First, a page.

Opposite sides or faces 40 and 42 of plate 11 have identically raised surface regions 54 and 56 which are configured to fit around lyre 58, and thus to provide a partial locking of the lyre to holder 10. Additionally, and as a feature of the invention, a pair of slots 60 and 62 are cut into the bottom edge 63 of holder 10 and extend upward for approximately 1/2 inch to accept lyre members 64 and 66 (FIG. 3). Semi-circular opening 67 is cut into edge 63 between slots 60 and 62 to provide clearance for support member 68 of lyre 58. By the combinaton of raised regions 54 and 56 and slots 60 and 62, means are provided to effect a substantially improved stability of fastening between lyre 58 and holder 10.
FIG. 5 illustrates a modified form for the brackets wherein a bracket 69 has an interior triangular surface 70 by which one of them simply fits over a corner region 72 of holder 10 where straight side edges 72a and 72b intersect. This is possible since the interior surface of the brackets need not be of any particular size or configuration, and in this case they simply follow the angle of the cut-out surface of holder 10 rather than having a plain or a straight surface as shown for the embodiment of FIG. 1.
FIGS. 6a and 6b illustrate other arrangements for the brackets wherein brackets like those of FIG. 1 are employed and mounted on the side of a corner where diagonal side edges 74 and 72 of plate 11a join. Thus, as shown in FIG. 6a, bracket 50a would be mounted on edge 74, and in FIG. 6b, it is shown as mounted on edge 76. A like arrangement of mounting would be made on an opposite edge of the plate of the music holder. Still alternately, but not shown, a wire or perhaps spring form of a bracket having the same general configuration as shown in FIGS. 1, 6a, and 6b might be employed. It is not necessary that the bracket have any significant wall area since it does not operate to block wind or hold rubber bands. Further, there is no necessity for a surface of the bracket to align vertically with sheets 20 inasmuch as it is the other finger 51 of each bracket which effectively performs the retaining function rather than a surface 78 which serves only to position a finger 51.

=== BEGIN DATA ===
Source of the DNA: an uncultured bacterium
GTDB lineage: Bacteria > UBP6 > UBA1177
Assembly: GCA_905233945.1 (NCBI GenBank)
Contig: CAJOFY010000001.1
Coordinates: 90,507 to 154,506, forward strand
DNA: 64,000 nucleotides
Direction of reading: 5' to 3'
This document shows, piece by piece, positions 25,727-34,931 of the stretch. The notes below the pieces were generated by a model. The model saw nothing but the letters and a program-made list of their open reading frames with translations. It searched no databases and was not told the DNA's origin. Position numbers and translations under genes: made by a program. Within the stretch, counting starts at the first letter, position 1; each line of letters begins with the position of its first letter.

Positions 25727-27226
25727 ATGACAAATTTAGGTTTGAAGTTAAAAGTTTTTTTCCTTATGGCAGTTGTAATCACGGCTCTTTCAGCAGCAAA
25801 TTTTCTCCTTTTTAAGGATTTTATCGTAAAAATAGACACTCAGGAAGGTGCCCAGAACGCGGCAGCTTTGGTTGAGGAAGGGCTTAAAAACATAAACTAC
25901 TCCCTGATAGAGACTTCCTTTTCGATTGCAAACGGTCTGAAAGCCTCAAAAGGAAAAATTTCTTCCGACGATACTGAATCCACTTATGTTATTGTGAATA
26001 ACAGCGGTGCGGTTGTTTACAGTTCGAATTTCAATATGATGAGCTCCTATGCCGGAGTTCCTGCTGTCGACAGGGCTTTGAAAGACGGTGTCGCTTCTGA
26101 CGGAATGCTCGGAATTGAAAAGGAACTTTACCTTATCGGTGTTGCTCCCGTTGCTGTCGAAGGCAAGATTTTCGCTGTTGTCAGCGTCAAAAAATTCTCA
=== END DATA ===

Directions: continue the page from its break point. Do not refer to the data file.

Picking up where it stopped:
In use, music would be placed in envelopes 20 and lyre 58 clamped to holder 10 as shown in FIGS. 1 and 2. Music may be positioned in envelopes singlely or back-to-back, and then by appropriate arrangement of selections, it is possible for a musician to play in sequence one selection in each of the envelopes and then reverse the position of the holder and play a second selection from each envelope.
Significantly, in order to flip an envelope from one side of plate 11 to the other, one may simply raise the bottom of the top envelope sufficiently to get a finger under it and then raise it, from the bottom upward, which will free this envelope from the fingers of brackets 44 and 46. As previously explained, the envelopes are easily grasped due to diagonally cut corner regions 39. Thus, by a simple movement, opposite sides of the flipped-over envelope may be repositioned and locked in identical brackets on the opposite side of plate 11.